– The emphasis first on excellence, on national prosperity and on quality of life;
– the increasingly close interaction between industry, commerce, science, engineering and technology.
They’re not in separate boxes. Unless they interact we will throw away most of the advantages that we can gain from them. And of course also the way in which the private and the public sectors both have a role, they both have a role and they must work together to complement each other in partnership if we are to get the best result, both for this generation and for the future.
That is what we thought were the key themes to shape the White Paper. And with that in our minds as the backcloth against which we operate, the White Paper spelt out a number of key proposals and innovations:
– Research Council with new remits and greater emphasis on wealth creation and quality of life; I emphasise again it is not just about the pocket book, it is about the way in which we live, each and every one of us, that we must harness the aptitude and abilities of science;
– a new Engineering and Physical Sciences Research Council to underpin our manufacturing;
– a new Biotechnology and Biological Sciences Research Council to support a powerful emerging industry, and to continue to support the agriculture and food industries that are so important in this country;
– and third, a new Council on Science and Technology. We discussed this long and hard, Bill and William and I, and we decided this should be composed of leading industrialists, academics and others and we decided that because we thought they would give independent advice on the competitive needs of British industry. Members such as Ralph Robbins of Rolls Royce; Richard Sykes of Glaxo, Aaron Klug, Nobel Prize winner – and others, who will be unafraid to give firm advice when it’s needed. And William and Bill and I will listen to that advice and listen to it very carefully.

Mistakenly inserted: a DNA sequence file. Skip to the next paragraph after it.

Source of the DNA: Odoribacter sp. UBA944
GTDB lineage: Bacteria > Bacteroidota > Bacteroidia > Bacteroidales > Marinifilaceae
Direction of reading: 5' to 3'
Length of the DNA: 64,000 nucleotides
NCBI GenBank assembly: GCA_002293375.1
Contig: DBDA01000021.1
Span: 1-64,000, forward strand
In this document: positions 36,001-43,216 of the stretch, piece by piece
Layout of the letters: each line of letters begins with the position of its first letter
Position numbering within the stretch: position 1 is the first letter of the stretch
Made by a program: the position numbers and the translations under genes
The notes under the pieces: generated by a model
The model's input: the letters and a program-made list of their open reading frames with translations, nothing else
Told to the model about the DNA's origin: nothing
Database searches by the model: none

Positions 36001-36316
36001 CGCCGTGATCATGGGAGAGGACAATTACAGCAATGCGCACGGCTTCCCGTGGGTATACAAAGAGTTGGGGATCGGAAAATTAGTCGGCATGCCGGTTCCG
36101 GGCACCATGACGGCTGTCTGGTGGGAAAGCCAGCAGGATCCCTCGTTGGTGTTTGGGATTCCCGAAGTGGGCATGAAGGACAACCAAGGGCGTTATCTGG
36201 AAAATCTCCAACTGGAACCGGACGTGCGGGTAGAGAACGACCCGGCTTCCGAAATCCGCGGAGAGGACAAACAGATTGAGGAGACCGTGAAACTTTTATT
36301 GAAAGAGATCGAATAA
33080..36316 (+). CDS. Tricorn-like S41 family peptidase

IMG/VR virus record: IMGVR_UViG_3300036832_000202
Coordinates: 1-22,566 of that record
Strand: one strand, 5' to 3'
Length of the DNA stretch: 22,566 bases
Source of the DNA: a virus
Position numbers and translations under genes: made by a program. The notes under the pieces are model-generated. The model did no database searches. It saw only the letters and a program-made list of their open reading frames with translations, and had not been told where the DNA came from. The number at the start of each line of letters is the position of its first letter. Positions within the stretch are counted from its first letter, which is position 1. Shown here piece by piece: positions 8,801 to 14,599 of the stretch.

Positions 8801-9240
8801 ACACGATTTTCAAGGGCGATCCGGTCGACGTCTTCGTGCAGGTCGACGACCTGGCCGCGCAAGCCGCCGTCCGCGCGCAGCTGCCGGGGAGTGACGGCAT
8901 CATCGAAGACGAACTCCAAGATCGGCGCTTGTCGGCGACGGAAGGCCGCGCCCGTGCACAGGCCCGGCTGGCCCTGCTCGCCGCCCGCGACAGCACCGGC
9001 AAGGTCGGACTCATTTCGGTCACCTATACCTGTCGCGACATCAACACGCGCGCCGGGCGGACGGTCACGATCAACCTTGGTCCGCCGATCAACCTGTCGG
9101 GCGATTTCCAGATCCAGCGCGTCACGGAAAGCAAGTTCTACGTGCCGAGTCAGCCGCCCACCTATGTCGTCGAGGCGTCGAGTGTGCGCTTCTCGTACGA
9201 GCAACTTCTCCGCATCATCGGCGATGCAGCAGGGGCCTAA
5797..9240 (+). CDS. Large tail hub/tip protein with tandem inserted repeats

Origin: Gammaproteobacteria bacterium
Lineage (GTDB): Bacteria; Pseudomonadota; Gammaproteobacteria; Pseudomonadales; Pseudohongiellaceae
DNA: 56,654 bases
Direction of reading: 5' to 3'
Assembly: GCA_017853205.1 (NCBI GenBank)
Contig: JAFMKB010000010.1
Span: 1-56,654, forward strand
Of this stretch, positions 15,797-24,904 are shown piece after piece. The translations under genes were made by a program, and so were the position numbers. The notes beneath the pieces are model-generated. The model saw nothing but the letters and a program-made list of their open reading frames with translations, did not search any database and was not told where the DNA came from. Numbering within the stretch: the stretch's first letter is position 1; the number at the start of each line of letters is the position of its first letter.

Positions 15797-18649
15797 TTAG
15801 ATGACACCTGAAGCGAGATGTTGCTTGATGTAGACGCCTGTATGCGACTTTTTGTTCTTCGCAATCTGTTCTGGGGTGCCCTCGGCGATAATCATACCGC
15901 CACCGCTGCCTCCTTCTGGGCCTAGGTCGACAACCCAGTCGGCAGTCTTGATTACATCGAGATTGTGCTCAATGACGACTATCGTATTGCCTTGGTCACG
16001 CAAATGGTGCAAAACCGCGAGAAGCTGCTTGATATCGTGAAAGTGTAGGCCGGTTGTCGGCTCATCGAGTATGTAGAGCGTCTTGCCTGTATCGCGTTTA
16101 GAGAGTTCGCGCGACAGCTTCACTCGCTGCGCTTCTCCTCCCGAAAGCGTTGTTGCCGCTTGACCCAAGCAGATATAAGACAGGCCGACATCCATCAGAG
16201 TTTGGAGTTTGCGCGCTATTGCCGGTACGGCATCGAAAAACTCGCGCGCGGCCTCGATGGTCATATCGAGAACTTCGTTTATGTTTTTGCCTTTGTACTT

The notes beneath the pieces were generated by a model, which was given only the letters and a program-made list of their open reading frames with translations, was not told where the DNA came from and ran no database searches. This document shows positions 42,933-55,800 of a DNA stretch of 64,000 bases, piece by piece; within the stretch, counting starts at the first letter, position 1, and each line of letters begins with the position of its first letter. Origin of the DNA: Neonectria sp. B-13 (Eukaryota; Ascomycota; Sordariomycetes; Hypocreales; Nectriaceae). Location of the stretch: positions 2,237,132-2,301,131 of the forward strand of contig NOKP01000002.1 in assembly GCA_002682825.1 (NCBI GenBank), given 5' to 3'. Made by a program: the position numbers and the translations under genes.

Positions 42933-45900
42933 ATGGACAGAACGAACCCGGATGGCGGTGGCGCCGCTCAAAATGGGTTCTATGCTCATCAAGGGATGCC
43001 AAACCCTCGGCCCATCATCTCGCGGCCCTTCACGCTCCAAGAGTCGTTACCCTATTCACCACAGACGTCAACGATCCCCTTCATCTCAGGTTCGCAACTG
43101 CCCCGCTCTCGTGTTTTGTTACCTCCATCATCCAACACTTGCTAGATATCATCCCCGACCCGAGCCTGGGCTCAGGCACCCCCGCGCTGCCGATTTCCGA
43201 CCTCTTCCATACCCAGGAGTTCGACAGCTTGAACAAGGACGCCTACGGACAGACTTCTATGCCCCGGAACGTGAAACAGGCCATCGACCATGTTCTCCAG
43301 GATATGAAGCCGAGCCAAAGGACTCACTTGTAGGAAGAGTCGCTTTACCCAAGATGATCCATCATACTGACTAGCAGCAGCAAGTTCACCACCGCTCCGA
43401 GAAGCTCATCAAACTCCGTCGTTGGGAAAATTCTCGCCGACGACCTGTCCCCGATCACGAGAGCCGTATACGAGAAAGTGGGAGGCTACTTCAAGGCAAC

But if we want science to innovate, and we do, then so must we as Government innovate as well and that is why the Government has committed itself to publishing each year a Forward Look. A Forward Look detailing how taxpayers funds are spent on science and technology right across the public sector. With an emphasis on the future and by the future I don’t mean next week, next month and next year. I mean a much longer term future than that, with an emphasis on the future and not just a look back over our shoulders at the past.
And despite the absolute necessity of restraining public expenditure, we expect spending on the science base itself to rise in real terms next year. And it will remain a high priority in future.
The first of these Forward Looks, this innovative idea that I believe may bring so much certainty to the direction in which we are headed. The first of these Forward Looks will be published in April, and it will provide the opportunity for the Government to spell out its priorities for the future.
Successive Forward Looks will be informed by the Technology Foresight Exercise that Bill Stewart’s leading at the moment. And that’s going to look at every aspect of science, of engineering and technology. It will, must, involve businessmen, scientists and academics. It will examine future trends and where Britain’s special knowledge and expertise may best be used to best advantage.
In today’s complex and inter-related world, no country, however big, however powerful, can compete in every area. But we are determined not to fall into the trap of the ’60s and ’70s of picking winners, based on the belief that the Government knows best and big bureaucracies can achieve everything. Frankly, we don’t; and frankly they can’t.
What we should do as Government, is to listen to industry, listen to scientists and listen to academics. And then when we’ve listened, thought, absorbed and made up our minds, make sure that our decisions go with the grain of what science and industry are planning. In short, we need the best scientific advice that we can get. If we seek solutions to problems without good science, we create mirages, not miracles. And for the future of this country I would much prefer to have miracles than mirages in our interest and in the interest of future generations.